Student-designed assessments are a hot topic in today’s education system. Classroom teacher and illustrator extraordinaire David Rickert is guest posting on the 2 Peas and a Dog blog to discuss this important topic.
My most memorable class in college was Plant Biology because my professor, Dr. Jensen, made it fun and exciting. He was quite the character. He dressed up in costumes that related to the lectures, like throwing on a grocer’s apron when he talked about fruits. One of the labs involved going to the greenhouse to sketch plants for an hour. And for our final project, we were allowed to embark on a personal project to demonstrate our understanding of some facet of plant biology. We could do anything we wanted.
I decided to write a song. It wasn’t a great song, but after 25 years I still remember a lot of it. It may come as no surprise that I don’t remember a single question from the final exam, but shoot apical meristems and xylem and phloem are still part of my vocabulary because of that song. You can bet I worked harder writing the song than I did studying for my exam. It was an assessment that worked because I was able to take one of my interests and apply it to something I was learning.
The Power of Student-Designed Assessments
When students have the opportunity to design their own assessments you’ll be amazed at how it will transform your classroom, your students will be actively engaged in learning and creating meaning.
However, when I first had students design their own assessments, I had some reservations about it. What if they only wanted to do the easiest task they could think of? What if they can’t come with something that engages them creatively? What if they created a bunch of PowerPoints and Prezis, which is what the word “project” means to a lot of them?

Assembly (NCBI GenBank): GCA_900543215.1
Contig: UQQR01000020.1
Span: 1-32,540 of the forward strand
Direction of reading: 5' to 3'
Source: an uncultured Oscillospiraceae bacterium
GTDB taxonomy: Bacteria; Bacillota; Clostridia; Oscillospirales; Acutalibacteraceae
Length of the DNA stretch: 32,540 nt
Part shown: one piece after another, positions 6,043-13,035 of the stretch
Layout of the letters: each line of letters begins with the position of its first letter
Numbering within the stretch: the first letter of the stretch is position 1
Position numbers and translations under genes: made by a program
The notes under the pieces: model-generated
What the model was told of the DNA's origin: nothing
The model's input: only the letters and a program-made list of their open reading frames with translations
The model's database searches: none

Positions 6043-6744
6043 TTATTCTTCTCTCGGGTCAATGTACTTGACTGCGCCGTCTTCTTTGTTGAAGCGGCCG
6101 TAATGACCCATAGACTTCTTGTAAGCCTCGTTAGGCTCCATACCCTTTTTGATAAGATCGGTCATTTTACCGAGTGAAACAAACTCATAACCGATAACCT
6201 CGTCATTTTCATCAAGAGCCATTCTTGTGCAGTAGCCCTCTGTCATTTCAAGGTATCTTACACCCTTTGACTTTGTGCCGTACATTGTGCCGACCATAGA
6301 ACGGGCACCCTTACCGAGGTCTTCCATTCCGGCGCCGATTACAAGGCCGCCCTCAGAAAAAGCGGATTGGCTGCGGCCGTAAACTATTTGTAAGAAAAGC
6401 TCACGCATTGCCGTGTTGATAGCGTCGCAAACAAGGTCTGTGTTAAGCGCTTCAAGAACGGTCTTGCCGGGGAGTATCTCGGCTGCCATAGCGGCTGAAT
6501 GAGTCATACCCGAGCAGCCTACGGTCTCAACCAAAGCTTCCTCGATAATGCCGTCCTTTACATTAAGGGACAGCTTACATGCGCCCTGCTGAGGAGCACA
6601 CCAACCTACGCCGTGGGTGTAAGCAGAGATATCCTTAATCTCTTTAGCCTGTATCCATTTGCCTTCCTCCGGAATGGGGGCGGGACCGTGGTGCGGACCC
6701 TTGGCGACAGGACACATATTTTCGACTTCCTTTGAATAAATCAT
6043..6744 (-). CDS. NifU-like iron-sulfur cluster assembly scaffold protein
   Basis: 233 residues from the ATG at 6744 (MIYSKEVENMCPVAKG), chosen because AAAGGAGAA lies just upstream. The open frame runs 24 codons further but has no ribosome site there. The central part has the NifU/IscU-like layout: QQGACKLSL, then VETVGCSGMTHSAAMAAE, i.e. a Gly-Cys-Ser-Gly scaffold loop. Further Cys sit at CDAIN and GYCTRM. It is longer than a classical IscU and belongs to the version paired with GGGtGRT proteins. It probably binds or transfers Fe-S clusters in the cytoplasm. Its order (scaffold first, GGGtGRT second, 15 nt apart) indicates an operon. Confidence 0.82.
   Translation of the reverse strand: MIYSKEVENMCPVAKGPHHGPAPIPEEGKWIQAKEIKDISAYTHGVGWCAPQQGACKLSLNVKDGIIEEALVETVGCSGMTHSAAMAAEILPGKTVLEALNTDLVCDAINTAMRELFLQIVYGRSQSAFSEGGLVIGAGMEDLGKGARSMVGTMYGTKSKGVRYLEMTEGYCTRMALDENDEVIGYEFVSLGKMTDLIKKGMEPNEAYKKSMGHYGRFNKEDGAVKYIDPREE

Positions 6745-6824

Instead what I got was much more powerful. They demonstrated talents with drawing and music that I didn’t know they had. Some of them learned a new skill. They created dances and songs for musicals. They used Instagram and Twitter to create memorable work that connected with people outside of their friends.
You have to give up a significant amount of control over what you will get as assessments. You have to inspire them to do great work. You have to find a way to assess it all. How can you make student-designed assessments work?
The typical approach for projects is that students start them after they have completed a unit. However, there’s no reason why students can’t start developing ideas for what they’d like to do from day one. This gives them extra time to work – for example, with a recent novel unit students had four extra weeks. This also provides them with extra time for feedback and problem solving along the way and provides you with some time to monitor their progress and help them out.
I typically give students one day a week to work on projects with the time gradually increasing as the deadline approaches. This provides me with time to conference with them.